LIAM Connolly celebrated a fantastic year on the golf course when he finished ‘Player of the Year’ to win the Harry Adamson Trophy.
Our captain Eugene Murphy celebrated a successful 12 months when he presented the trophies and awards at the Society’s Annual Presentational Dinner at Ruddington Grange Golf Club.
Connolly kick started his year when he won the Irish Tour to his home place in Monaghan to lift the McCann Trophy back in April. He then added the Past Captains’ Trophy, the Bundoran Cup, to his tally.
He was pushed all the way by Dave Shiggins and Paul Furey. Shiggins won the singles knock-out competition, the Copper Cable Trophy and the ‘Champions of Champions’ trophy, the Belfry Bowl.
Furey won the Winter Stableford competition, the Silverdale Cup, and then added the John Friel Cup to his trophy haul.
Joe Shallow took the first big competition of the season, the St Patrick’s Day Challenge Trophy and then along with Dave Bennett and Derek Duffy finished the top team on the Captain’s Away Weekend at Greetham Valley to win the Glens of Antrim Shield.
Ian Papworth won the Comerford Cup, Dave Fox finished top man on Captain’s Day to win the Allied Irish Bowl, Patsy Greaney was our only lady winner this season when she won the Liam White Memorial Cup.
The Auld Luscaire Trophy went to Brian Wills, the Wexford Bowl to John Boyle while Peter Keogh won the Tony Keane Memorial Trophy.
Joel Gavigan and Paul Collindridge won the pairs knock-out and the Donegal Cup in a hard-fought final while Mark Green was presented with the Alec Goodburn Trophy by Captain Murphy for his efforts on behalf of the Society throughout the year.
DENIS Tully’s work at Emmanuel House was recognised when he was the recipient of the Padraic Sweeney Award for his services to the homeless people of Nottingham.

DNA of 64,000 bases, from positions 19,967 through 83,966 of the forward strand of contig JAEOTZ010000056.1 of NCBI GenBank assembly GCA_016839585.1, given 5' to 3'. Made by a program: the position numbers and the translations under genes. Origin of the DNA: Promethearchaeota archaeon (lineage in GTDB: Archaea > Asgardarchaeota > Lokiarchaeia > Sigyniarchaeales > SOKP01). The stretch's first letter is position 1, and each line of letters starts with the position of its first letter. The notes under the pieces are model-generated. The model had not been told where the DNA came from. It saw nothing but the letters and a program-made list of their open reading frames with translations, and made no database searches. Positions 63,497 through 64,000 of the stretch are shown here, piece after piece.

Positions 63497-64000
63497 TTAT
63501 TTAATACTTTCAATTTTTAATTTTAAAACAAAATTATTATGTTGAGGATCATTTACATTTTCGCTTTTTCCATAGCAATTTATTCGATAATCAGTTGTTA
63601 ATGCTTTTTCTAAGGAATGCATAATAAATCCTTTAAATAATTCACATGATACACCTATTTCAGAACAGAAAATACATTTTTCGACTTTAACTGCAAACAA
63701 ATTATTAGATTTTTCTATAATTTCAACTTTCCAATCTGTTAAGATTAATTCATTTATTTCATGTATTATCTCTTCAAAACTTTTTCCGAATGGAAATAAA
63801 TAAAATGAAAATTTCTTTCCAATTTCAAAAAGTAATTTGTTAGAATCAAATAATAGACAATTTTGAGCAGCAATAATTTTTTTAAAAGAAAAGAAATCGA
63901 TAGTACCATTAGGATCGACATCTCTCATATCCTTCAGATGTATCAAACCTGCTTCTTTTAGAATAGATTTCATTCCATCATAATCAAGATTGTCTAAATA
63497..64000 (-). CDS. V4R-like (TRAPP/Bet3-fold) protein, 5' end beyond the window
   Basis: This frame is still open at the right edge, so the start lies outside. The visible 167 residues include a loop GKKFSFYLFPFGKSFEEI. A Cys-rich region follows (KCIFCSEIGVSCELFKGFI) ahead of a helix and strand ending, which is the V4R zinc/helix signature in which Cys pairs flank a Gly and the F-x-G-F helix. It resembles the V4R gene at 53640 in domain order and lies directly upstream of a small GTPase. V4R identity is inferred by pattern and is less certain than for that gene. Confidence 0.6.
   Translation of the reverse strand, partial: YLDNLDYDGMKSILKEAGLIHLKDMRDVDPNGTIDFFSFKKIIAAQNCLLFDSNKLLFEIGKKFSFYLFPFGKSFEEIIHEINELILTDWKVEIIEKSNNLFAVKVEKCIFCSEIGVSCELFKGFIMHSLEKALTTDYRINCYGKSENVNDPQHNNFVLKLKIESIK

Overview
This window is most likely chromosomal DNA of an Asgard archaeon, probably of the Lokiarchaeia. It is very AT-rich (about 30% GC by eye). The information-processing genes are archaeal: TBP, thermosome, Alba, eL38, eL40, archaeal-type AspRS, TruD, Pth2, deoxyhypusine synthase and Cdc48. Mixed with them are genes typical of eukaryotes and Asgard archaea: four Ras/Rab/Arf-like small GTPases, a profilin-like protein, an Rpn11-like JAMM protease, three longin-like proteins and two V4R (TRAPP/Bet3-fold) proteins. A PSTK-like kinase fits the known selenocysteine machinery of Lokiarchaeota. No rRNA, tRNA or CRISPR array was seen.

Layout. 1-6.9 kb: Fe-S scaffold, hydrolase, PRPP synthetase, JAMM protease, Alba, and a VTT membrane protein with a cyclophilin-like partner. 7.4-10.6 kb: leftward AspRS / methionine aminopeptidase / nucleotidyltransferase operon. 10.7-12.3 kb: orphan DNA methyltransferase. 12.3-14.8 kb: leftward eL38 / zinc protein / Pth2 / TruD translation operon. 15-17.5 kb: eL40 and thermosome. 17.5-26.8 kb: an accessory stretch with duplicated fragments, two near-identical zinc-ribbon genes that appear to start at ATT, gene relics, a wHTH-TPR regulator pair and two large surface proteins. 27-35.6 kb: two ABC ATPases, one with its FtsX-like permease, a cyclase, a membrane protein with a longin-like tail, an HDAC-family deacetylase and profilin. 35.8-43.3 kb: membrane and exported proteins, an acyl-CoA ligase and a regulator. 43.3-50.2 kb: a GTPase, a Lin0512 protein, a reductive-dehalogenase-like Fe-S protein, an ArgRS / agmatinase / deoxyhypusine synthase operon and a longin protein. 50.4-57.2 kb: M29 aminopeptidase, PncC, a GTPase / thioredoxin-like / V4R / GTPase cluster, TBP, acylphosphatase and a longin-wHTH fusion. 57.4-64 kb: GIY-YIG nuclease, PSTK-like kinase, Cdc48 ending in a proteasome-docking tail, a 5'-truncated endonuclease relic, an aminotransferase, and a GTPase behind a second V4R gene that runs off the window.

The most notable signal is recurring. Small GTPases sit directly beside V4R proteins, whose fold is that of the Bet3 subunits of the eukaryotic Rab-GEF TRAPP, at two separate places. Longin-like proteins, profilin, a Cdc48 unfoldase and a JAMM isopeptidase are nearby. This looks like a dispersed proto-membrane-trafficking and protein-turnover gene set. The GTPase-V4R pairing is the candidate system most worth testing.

Tully, who is the Chief Executive Officer of the charity took the top award at the Nottingham Irish Golf Society’s presentation night at Ruddington Grange Golf Club where he was presented with a cheque for £1000 for the Emmanuel House charity.
“Denis only took over four years ago,” said fund chairman Willie Tunney. “And he has already made a huge difference to the charity. You’ve got to be a real optimist to take on a challenge like that but he has already proved he is well up for it.”
A surprised Tully said: “I thought I was just coming along for a cheque presentation so this is a huge surprise. It’s nice to be recognised and when I see the names on the trophy I’m delighted to be following in their footsteps.”
Tully came to this country from Dublin in 1978 and began his career as a youth worker and later joined the Parent Partnership Sevice. He ran a Surestart Centre for a number of years before taking over at Emmanuel House.
Since taking over he has built up the charity establishing much greater financial security, developing a secure structure, turning the Charity Shop around and building a strong public profile. Emmanuel House is now in the strongest position it has ever been, under ever-increasing pressures.
The Charity doesn’t get any financial help from national and local government and relies solely on donations from the public and companies but that could be about to change. “The powers-that-be have been impressed with the changes and improvement we have made,” said Tully. “And we may well be getting some grants in the future.
“We have a staff of 40 and we are looking at employing another nine. We also have about 200 volunteers so we are grateful for all the help we can get from the public.”
Tully is a gifted musician and plays numerous instruments, is a soloist in a Gospel Choir, a qualified life coach and a former youth coach and trainer and group leader.
He said: “The number of homless people is growing and we have to be ready for the challenge ahead.”.